London. Paris. Manchester. Barcelona. Orlando. Boston. Sandy Hook. Roseburg.
Incidents of mass violence have become horrifically routine, and the people and communities affected by these tragedies have increased seemingly exponentially in recent years. How to help individuals and even whole cities heal in the aftermath has vexed responders, emergency planners, and victim advocates, and is the focus of a national conference this week at the University of Oregon.
Leave No Victim Behind Part II, a sold-out Sept. 12-14 conference on mass violence incidents and underserved victims, pulls together more than 200 national and campus experts in emergency response and community support. It expands on a similar gathering held last year in California.
“We know from these incidents that planning and preparation is critical,” said UO Chief of Police Matt Carmichael, a lead organizer of both Leave No Victim Behind events. “Our challenge is to think about what victims and communities need in the days, weeks, months and years after a tragedy. There's a lasting need that goes beyond ambulances and police cars.”
This year’s event is co-sponsored by the University of Oregon Police Department, the California Victim Compensation Board, the Oregon Department of Justice and Social Sentinel.
The keynote speaker is Cathie Ong-Herrera, founder and CEO of the Betty Ann Ong Foundation, named for Cathie’s sister, who was a flight attendant on American Airlines Flight 11 on Sept. 11, 2001. Betty Ann Ong made a call to airline operations staff before the plane struck the World Trade Center, providing critical information leading to the closing of U.S. airspace and identifying hijackers. Cathie Ong-Herrera has inspired thousands speaking about her sister’s heroism and the lasting impact of the events of that day.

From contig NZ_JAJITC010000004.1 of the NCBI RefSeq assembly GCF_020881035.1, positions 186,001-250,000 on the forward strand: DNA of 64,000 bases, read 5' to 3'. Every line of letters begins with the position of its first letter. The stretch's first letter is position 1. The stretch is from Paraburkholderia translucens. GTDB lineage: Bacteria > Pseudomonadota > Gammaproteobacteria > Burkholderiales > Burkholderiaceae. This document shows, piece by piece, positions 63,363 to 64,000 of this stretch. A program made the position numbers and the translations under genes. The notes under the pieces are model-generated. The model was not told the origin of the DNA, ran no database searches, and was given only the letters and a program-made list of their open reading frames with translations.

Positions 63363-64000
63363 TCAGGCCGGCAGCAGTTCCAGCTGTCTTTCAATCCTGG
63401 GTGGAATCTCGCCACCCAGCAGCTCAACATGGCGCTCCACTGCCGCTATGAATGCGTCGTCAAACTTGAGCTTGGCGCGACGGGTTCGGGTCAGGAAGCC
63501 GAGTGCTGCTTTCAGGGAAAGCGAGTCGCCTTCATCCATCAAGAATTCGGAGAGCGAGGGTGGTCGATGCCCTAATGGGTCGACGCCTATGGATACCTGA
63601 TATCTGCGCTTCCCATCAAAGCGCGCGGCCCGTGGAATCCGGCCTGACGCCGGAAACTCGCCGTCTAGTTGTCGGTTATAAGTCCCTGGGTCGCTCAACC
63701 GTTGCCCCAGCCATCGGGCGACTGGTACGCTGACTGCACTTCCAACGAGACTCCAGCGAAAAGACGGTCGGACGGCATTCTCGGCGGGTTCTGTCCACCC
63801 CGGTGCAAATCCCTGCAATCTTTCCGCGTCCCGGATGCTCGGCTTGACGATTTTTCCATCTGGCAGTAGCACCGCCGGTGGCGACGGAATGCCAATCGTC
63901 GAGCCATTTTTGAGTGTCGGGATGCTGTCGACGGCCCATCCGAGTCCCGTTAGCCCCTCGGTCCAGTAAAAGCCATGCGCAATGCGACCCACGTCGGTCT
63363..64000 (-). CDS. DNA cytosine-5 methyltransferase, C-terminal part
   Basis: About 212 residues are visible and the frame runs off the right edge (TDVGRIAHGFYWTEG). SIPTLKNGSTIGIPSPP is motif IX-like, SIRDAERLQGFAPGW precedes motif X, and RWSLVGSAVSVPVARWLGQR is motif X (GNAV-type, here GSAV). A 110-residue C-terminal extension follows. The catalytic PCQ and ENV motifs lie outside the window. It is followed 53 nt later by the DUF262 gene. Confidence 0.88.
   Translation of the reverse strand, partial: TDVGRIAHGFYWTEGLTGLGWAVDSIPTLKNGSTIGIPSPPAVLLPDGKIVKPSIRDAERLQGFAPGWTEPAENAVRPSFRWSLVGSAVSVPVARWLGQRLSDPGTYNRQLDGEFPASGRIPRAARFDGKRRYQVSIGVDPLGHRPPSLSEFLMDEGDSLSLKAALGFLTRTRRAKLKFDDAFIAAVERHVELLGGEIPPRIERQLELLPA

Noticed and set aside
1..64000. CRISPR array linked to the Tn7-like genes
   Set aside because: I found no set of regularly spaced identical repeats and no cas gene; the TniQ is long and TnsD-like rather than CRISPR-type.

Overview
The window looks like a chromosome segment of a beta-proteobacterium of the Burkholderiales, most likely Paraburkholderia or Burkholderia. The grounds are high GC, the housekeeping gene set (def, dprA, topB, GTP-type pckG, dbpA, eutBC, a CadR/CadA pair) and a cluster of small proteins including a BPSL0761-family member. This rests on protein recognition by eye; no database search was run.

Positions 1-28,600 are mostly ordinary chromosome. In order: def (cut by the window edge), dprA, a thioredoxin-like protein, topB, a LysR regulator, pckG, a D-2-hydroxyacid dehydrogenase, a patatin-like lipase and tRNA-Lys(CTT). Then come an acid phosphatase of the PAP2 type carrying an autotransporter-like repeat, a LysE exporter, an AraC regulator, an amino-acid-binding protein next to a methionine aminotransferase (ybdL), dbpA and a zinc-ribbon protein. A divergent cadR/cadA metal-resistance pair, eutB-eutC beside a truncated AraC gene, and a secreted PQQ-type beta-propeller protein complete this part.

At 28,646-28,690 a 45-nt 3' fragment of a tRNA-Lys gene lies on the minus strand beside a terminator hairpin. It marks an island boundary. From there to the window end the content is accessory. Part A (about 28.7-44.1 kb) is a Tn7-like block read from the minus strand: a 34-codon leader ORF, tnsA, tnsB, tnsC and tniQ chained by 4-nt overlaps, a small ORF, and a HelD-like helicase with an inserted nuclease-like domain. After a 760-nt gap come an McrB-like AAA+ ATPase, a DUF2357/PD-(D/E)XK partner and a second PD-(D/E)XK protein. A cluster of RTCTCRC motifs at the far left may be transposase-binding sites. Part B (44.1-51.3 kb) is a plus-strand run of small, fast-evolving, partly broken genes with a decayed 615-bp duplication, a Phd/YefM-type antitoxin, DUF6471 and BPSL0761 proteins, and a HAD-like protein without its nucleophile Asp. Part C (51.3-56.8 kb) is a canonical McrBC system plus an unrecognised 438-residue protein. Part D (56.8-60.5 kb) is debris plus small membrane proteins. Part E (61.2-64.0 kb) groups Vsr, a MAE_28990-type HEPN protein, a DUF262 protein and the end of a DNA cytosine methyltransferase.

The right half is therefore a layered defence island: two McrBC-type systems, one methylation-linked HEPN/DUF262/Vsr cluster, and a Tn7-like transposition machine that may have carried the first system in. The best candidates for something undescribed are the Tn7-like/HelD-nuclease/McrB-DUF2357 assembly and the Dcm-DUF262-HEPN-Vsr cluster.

Conference speakers include Oregon Attorney General Ellen Rosenblum and responders to the 2016 Orlando nightclub shooting; the 2013 Boston Marathon bombing; the 2012 Sandy Hook school shooting in Newtown, Connecticut; the 2015 Charleston, South Carolina, church shooting; the 2012 Sikh temple shooting in Oak Creek, Wisconsin; and the 2014 University of California, Santa Barbara killings.
In addition, campus officials from institutions such as Virginia Tech, the UO and Umpqua Community College will discuss campus approaches to violence and effective responses to victims. The federal Office for Victims of Crime will share experiences with the Antiterrorism and Emergency Assistance Program. Attendees will learn tips on grant application, how to develop mass violence response toolkits and accessing federal resources.
Panels and speakers will highlight past responses to mass violence incidents, lessons learned and best practices. The schedule also includes a live tabletop exercise presented by the FBI, development and review of effective joint law enforcement and victim services response models, crisis response resources and an action plan for building partnerships and expertise.
The conference also features proactive and culturally diverse community policing practices and criminal justice partnerships that can provide police officers, victim advocates and district attorneys valuable information on how to better reach underserved community members, with an emphasis on ensuring all crime victims have access to local, state and federal resources.
The first two states to receive grants from the federal Antiterrorism and Emergency Assistance Program for 2017 are California, for the 2015 San Bernardino terrorist attack, and Oregon, for the 2015 Umpqua Community College shooting in Roseburg.
Learn more by visiting the conference website.
—By Kelly McIver, University Communications